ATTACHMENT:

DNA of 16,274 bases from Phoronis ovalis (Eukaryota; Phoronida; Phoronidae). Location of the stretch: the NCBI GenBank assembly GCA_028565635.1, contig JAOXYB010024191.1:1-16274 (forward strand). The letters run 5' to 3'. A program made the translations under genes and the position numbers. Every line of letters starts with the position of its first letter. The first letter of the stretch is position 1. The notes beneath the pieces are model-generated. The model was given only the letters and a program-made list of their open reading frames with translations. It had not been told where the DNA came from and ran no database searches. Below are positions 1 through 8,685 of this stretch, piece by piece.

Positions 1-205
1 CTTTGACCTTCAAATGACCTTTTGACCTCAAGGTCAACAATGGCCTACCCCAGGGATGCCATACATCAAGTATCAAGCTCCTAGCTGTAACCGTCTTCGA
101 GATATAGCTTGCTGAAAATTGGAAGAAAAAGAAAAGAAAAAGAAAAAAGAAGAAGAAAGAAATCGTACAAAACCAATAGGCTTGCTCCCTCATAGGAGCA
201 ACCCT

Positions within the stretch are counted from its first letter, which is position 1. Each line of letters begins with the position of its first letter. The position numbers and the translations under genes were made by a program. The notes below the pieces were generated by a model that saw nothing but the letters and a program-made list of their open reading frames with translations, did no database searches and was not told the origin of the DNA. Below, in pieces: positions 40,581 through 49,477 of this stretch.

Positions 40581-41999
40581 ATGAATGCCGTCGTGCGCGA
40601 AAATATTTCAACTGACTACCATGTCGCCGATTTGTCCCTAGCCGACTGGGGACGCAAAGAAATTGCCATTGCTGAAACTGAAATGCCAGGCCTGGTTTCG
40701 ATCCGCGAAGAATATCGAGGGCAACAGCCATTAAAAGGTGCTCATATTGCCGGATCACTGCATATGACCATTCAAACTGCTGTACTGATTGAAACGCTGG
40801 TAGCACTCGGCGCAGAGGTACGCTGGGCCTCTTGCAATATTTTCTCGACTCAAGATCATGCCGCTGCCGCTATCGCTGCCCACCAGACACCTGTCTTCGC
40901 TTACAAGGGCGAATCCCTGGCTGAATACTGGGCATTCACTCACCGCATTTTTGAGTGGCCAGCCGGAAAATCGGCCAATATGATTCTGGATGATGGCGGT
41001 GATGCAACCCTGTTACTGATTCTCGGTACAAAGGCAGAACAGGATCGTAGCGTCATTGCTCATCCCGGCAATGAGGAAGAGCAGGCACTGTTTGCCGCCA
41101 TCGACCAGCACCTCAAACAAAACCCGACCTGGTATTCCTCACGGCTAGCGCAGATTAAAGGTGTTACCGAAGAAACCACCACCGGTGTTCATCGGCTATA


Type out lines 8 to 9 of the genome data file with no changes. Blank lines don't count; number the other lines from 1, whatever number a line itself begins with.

40581 ATGAATGCCGTCGTGCGCGA
40601 AAATATTTCAACTGACTACCATGTCGCCGATTTGTCCCTAGCCGACTGGGGACGCAAAGAAATTGCCATTGCTGAAACTGAAATGCCAGGCCTGGTTTCG